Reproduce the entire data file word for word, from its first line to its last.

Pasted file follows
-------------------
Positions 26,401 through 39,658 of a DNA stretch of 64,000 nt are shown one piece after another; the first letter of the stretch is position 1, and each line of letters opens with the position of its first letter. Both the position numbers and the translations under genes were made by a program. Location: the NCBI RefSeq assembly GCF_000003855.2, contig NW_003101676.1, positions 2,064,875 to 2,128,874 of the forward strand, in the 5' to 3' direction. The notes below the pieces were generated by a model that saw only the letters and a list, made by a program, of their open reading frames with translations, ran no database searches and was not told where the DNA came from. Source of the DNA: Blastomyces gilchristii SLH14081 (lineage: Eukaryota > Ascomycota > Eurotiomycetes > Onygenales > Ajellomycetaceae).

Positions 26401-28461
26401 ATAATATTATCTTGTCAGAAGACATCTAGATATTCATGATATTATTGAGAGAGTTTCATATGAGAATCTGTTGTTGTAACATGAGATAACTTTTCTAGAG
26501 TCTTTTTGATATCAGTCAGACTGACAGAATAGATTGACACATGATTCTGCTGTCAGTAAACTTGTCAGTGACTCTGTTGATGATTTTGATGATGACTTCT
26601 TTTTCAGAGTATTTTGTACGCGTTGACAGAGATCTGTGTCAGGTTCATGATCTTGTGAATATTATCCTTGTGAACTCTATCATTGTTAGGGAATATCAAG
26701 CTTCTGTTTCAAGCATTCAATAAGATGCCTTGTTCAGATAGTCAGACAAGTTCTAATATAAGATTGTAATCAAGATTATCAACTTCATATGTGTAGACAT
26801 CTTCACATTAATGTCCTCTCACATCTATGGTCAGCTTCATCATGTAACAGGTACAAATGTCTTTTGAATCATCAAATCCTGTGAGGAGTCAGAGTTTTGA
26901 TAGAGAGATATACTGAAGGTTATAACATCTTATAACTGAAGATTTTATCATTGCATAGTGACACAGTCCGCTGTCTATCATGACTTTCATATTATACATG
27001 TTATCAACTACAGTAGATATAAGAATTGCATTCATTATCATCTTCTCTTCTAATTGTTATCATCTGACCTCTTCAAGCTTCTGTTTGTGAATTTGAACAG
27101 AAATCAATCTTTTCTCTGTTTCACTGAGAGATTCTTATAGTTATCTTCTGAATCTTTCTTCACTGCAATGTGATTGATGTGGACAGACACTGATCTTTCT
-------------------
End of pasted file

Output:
Positions 26,401 through 39,658 of a DNA stretch of 64,000 nt are shown one piece after another; the first letter of the stretch is position 1, and each line of letters opens with the position of its first letter. Both the position numbers and the translations under genes were made by a program. Location: the NCBI RefSeq assembly GCF_000003855.2, contig NW_003101676.1, positions 2,064,875 to 2,128,874 of the forward strand, in the 5' to 3' direction. The notes below the pieces were generated by a model that saw only the letters and a list, made by a program, of their open reading frames with translations, ran no database searches and was not told where the DNA came from. Source of the DNA: Blastomyces gilchristii SLH14081 (lineage: Eukaryota > Ascomycota > Eurotiomycetes > Onygenales > Ajellomycetaceae).

Positions 26401-28461
26401 ATAATATTATCTTGTCAGAAGACATCTAGATATTCATGATATTATTGAGAGAGTTTCATATGAGAATCTGTTGTTGTAACATGAGATAACTTTTCTAGAG
26501 TCTTTTTGATATCAGTCAGACTGACAGAATAGATTGACACATGATTCTGCTGTCAGTAAACTTGTCAGTGACTCTGTTGATGATTTTGATGATGACTTCT
26601 TTTTCAGAGTATTTTGTACGCGTTGACAGAGATCTGTGTCAGGTTCATGATCTTGTGAATATTATCCTTGTGAACTCTATCATTGTTAGGGAATATCAAG
26701 CTTCTGTTTCAAGCATTCAATAAGATGCCTTGTTCAGATAGTCAGACAAGTTCTAATATAAGATTGTAATCAAGATTATCAACTTCATATGTGTAGACAT
26801 CTTCACATTAATGTCCTCTCACATCTATGGTCAGCTTCATCATGTAACAGGTACAAATGTCTTTTGAATCATCAAATCCTGTGAGGAGTCAGAGTTTTGA
26901 TAGAGAGATATACTGAAGGTTATAACATCTTATAACTGAAGATTTTATCATTGCATAGTGACACAGTCCGCTGTCTATCATGACTTTCATATTATACATG
27001 TTATCAACTACAGTAGATATAAGAATTGCATTCATTATCATCTTCTCTTCTAATTGTTATCATCTGACCTCTTCAAGCTTCTGTTTGTGAATTTGAACAG
27101 AAATCAATCTTTTCTCTGTTTCACTGAGAGATTCTTATAGTTATCTTCTGAATCTTTCTTCACTGCAATGTGATTGATGTGGACAGACACTGATCTTTCT